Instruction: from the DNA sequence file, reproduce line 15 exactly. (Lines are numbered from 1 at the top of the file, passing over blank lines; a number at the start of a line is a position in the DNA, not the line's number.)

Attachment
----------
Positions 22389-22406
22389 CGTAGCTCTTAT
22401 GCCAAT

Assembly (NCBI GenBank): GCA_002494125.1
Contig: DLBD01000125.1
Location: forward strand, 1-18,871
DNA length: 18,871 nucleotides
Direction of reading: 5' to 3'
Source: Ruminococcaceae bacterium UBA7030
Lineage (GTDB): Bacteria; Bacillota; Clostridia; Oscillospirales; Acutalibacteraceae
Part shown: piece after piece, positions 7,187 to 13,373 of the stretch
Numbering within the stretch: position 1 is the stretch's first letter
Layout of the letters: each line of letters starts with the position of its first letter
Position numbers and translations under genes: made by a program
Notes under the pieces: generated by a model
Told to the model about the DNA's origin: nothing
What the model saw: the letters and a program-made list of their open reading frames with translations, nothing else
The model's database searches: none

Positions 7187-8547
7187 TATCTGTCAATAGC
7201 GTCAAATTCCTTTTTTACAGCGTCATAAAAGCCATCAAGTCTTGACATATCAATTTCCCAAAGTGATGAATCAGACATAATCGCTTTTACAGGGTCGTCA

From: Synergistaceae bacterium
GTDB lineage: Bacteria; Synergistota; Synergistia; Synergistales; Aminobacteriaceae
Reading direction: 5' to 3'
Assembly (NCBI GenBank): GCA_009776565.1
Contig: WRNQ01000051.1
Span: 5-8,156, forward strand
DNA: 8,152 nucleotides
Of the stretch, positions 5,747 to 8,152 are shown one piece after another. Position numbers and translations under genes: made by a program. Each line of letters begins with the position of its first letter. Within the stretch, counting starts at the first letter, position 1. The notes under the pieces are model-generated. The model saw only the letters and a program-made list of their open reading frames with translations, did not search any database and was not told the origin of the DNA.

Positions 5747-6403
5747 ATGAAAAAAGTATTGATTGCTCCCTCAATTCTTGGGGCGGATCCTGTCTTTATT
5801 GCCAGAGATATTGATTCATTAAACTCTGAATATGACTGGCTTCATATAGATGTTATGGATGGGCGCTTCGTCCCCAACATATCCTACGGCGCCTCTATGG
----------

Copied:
Notes under the pieces: generated by a model